The Ministry of Health’s (MoH) implementation of an integrated problem gambling public health strategy includes psychosocial intervention services and primary prevention public health services contracted to providers located throughout New Zealand.
To evaluate the effectiveness of the Brief, Full, Workshop-based, Facilitation and Follow-up intervention services and the Policy Development and Implementation, Safe Gambling Environments, Supportive Communities, Aware Communities, and Effective Screening Environments public health services.
The evaluation employed a mixed-methods approach guided by a logical framework and evaluation criteria agreed with MoH. Content and thematic analysis of over 100 progress reports from 2010 to 2013 for all providers was used to identify outputs, outcomes, best practice and challenges for public health services. An analysis of the Client Information Collection (CLIC) database from 2010 to 2013 determined key trends in intervention services. Views about service effectiveness were obtained through surveys of staff (n=64), clients (n=148) and allied agencies (n=42) of eight providers.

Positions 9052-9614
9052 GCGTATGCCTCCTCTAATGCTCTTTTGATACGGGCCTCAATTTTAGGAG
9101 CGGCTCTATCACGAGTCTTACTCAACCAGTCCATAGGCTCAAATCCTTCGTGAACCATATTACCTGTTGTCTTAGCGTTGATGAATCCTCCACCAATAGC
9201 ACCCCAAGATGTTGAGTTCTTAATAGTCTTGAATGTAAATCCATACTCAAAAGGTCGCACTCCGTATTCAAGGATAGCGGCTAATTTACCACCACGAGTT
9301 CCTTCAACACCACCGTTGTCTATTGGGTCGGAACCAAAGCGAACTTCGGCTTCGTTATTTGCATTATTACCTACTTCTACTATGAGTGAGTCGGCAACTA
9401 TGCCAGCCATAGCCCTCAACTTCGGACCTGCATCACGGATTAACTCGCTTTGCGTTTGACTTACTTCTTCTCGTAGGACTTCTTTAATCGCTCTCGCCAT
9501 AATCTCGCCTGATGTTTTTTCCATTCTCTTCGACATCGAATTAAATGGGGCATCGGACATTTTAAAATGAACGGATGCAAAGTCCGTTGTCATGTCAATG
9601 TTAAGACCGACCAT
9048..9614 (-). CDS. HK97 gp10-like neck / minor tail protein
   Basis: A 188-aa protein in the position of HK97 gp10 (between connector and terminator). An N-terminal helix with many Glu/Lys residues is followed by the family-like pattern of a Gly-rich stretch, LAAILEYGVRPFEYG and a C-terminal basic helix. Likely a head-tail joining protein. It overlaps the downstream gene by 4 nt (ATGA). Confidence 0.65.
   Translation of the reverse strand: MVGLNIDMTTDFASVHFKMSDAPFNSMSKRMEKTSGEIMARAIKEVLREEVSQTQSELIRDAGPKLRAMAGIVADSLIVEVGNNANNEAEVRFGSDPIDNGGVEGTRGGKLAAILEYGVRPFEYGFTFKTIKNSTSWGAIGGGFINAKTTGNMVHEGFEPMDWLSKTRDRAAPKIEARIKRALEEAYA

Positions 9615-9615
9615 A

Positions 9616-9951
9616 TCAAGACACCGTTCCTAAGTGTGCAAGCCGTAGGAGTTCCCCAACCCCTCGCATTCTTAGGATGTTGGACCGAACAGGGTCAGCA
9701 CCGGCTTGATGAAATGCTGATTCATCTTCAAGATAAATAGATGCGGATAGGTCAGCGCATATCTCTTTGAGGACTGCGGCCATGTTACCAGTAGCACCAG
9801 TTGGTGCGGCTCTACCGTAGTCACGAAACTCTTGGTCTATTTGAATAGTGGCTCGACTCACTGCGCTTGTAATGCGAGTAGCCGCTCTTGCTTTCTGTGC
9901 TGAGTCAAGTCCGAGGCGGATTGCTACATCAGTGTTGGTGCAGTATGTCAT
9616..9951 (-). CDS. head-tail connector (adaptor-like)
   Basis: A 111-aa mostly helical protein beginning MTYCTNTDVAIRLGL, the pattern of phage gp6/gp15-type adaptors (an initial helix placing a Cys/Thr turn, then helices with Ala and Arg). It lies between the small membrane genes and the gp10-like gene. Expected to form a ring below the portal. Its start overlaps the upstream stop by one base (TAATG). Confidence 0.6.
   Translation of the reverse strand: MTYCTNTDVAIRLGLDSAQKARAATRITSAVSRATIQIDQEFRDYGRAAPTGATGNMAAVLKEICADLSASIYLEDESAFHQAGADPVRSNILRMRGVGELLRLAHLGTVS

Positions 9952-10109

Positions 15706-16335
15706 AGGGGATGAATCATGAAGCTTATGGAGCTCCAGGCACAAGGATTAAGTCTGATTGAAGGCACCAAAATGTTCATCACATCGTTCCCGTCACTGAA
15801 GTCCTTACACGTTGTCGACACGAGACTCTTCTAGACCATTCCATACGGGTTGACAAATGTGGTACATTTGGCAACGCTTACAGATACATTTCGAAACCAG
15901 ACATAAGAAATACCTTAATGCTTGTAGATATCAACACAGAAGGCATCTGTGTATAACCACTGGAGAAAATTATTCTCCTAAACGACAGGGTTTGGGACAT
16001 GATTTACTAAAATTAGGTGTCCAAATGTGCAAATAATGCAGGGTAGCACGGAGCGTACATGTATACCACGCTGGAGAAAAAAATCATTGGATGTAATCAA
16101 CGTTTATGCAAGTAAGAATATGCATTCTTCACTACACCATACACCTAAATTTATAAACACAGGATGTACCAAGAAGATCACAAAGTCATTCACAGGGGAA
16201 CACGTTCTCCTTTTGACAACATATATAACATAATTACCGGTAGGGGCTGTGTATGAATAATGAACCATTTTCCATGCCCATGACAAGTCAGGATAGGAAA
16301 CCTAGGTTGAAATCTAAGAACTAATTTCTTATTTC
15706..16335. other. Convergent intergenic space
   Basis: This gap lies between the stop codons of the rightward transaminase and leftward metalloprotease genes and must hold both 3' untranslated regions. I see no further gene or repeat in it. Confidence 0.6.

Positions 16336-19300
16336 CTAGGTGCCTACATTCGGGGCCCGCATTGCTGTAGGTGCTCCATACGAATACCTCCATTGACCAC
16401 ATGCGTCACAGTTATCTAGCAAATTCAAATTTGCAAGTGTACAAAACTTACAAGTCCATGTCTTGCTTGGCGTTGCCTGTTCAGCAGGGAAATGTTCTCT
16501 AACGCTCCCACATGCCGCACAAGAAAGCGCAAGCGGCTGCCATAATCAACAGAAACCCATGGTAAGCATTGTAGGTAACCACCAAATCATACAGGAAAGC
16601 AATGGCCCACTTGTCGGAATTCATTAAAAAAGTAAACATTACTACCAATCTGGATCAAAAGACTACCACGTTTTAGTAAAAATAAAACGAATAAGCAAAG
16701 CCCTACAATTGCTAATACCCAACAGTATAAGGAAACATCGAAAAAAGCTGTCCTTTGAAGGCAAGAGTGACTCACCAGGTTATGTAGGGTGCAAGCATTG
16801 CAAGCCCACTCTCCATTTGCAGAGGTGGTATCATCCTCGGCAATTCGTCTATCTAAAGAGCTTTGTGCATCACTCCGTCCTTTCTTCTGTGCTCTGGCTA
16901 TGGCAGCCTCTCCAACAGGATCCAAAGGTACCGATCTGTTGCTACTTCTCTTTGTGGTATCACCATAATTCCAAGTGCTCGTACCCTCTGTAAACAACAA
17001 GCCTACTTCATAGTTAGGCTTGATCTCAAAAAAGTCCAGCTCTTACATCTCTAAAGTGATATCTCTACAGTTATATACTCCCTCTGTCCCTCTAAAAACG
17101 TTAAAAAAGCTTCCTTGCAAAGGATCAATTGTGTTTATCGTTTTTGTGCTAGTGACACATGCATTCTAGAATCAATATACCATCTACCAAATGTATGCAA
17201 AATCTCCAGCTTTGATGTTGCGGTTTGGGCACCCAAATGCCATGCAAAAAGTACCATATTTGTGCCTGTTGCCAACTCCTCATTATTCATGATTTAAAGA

Additional perspectives and clarifications were obtained from three focus group interviews with staff and managers of the eight providers. KPMG was subcontracted to conduct a clinical audit of the intervention services delivered by the eight providers, based on providers’ contracts with MoH, and other guidelines. This included review of documentation, and staff and client interviews. A triangulation process was used to compare and contrast findings from the various evaluation data sources and clinical audit observations. Several factors limited the generalisability of findings…
Source: Komathi Kolandai-Matchett, Jason Landon, Maria Bellringer, Nick Garrett, Stuart Mundy-McPherson, Max Abbott, … Souella Cumming. (2016). Evaluation and Clinical Audit of Problem Gambling Intervention and Public Health Services. New Zealand: Ministry of Health.